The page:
Monday 9 January 2023

Book Review: Operation Cone of Power by Philip Heselton

I very rarely review fiction on my blog, but Operation Cone of Power by Philip Heselton and Moira Hodgkinson has to be an exception. It's a fictionalised retelling of one of the most important times in the history of modern witchcraft. As publisher Fenix Flames says on its website:

"It has long been rumoured that on the eve of August 1940, a coven of witches gathered in the New Forest to create an immense surge of magical forces to aid Britain's fight in WWII."

The ritual was called Operation Cone of Power. This novel named after it blends known facts with inspired creative writing in an account of what might have actually taken place. The main protagonists are Gerald Gardner, who later became known as the Father of Wicca, and Edith Woodford Grimes, who was probably the High Priestess who initiated Gardner into the New Forest coven. Fenix Flames goes on to say:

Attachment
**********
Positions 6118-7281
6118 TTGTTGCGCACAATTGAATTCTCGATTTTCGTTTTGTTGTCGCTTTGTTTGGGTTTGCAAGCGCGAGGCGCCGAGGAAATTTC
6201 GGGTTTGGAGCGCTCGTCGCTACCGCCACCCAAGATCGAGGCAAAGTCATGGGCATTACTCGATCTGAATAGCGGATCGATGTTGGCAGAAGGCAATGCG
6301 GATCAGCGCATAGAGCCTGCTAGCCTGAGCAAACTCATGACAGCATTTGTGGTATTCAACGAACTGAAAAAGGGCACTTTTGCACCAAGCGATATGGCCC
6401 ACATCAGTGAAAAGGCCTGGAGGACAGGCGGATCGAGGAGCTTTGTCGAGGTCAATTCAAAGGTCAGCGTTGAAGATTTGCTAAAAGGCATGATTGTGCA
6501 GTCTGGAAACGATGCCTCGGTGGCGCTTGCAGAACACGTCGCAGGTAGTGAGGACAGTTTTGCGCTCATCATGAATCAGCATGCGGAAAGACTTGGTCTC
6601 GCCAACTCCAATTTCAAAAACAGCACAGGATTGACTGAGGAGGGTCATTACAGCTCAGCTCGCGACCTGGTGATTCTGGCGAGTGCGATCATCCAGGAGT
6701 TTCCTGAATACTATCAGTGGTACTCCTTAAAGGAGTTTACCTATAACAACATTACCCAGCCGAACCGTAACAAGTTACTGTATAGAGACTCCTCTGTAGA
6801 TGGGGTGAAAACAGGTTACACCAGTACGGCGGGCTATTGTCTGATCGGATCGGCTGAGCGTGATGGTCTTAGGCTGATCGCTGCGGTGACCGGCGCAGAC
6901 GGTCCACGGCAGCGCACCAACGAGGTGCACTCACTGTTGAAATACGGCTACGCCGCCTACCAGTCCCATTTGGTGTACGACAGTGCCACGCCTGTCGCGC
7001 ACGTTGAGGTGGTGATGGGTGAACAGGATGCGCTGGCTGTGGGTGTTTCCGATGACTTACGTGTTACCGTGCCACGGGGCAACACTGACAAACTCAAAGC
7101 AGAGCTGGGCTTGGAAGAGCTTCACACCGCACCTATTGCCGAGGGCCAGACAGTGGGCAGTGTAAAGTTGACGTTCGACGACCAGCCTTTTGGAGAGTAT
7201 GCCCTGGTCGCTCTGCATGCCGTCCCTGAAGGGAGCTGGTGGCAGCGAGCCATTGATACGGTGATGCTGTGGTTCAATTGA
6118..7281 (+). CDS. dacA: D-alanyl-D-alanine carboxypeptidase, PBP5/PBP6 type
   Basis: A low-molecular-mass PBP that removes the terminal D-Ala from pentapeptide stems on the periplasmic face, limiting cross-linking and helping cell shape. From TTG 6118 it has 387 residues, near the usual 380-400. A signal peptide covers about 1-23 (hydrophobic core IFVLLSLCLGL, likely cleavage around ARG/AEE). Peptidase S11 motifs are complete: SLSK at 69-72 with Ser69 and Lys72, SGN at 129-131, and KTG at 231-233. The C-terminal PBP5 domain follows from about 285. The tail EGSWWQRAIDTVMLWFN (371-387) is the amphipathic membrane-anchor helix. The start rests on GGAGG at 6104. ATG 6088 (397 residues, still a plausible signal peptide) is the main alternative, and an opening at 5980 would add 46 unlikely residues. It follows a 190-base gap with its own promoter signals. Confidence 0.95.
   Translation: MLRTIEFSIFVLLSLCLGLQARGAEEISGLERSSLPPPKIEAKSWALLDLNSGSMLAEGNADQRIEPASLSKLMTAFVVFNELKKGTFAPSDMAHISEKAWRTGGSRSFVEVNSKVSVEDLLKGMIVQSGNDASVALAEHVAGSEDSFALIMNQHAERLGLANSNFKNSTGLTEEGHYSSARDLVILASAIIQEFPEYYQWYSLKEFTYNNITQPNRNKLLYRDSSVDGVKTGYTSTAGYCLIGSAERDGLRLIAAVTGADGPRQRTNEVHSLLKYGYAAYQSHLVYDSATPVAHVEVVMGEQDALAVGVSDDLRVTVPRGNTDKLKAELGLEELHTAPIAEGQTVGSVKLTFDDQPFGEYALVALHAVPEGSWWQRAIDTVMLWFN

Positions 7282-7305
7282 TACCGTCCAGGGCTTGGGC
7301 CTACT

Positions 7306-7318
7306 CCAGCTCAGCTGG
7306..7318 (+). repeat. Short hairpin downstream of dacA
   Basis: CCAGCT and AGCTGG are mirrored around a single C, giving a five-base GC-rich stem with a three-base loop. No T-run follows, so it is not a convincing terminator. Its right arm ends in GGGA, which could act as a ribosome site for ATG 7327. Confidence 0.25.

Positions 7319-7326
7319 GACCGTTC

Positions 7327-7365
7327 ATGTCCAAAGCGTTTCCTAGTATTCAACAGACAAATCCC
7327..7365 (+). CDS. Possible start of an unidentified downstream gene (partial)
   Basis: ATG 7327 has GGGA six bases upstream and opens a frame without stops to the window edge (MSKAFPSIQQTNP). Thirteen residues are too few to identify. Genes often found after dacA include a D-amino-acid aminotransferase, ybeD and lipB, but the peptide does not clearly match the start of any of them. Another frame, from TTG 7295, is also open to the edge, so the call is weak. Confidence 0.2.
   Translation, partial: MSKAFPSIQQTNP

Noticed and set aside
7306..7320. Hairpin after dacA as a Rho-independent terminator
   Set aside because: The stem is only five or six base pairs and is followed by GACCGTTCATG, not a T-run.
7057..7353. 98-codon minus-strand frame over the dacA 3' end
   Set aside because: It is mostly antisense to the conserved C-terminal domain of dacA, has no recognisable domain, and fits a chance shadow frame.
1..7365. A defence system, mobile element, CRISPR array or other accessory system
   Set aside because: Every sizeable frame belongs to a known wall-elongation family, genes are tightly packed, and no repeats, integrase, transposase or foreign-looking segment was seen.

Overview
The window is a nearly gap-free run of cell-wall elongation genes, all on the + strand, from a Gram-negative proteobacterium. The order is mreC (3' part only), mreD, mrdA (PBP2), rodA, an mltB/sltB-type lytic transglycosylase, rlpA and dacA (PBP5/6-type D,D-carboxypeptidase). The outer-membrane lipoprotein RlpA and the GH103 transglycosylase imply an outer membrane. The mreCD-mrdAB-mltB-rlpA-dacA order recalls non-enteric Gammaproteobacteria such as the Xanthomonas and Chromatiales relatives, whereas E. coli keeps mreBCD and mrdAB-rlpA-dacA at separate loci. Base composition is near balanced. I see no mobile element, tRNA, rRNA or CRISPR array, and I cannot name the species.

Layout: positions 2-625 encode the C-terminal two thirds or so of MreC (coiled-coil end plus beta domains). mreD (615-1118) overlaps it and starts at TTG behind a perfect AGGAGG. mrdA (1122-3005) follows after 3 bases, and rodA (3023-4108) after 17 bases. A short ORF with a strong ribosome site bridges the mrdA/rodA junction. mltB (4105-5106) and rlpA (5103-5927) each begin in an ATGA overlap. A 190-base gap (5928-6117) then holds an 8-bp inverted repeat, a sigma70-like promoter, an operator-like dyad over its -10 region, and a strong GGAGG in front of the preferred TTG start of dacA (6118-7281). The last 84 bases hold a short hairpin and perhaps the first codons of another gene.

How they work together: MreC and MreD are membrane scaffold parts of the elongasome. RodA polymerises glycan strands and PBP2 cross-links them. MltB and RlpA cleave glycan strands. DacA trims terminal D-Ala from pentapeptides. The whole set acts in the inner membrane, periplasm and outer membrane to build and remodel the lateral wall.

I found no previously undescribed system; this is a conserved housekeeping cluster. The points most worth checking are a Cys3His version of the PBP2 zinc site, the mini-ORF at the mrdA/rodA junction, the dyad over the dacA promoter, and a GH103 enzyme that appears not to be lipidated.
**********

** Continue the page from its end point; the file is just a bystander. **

"In September 1939, Gerald Gardner, amateur anthropologist and collector of weaponry, began his training as an initiated witch with enthusiasm. Then war was announced and the future of Britain became uncertain, the threat of invasion from the German army loomed ever closer. Gerald put his efforts and knowledge to use in the Home Guard along with pieces from his private collection. Little did he know it would be his newly honed magical skills that gave him and his friends the power they needed to stand their ground."

This book makes use of the skills of esoteric novelist Moira Hodgkinson and the research of witchcraft historian Philip Heselton. It's a fascinating read, likely to appeal to those with an interest in the early days of Wicca as well as anyone who enjoys a tale of the occult. The novel is also a romance between two people who society of the time would have said were not free to fall in love, yet who found comfort with each other in the darkest days of the Second World War.

You can find Operation Cone of Power on Amazon, at publisher Fenix Flames' website, and at esoteric bookshops.

(Note: I earn commission from advertisers for some links. This helps support my blog at no extra cost to those who read my posts.)

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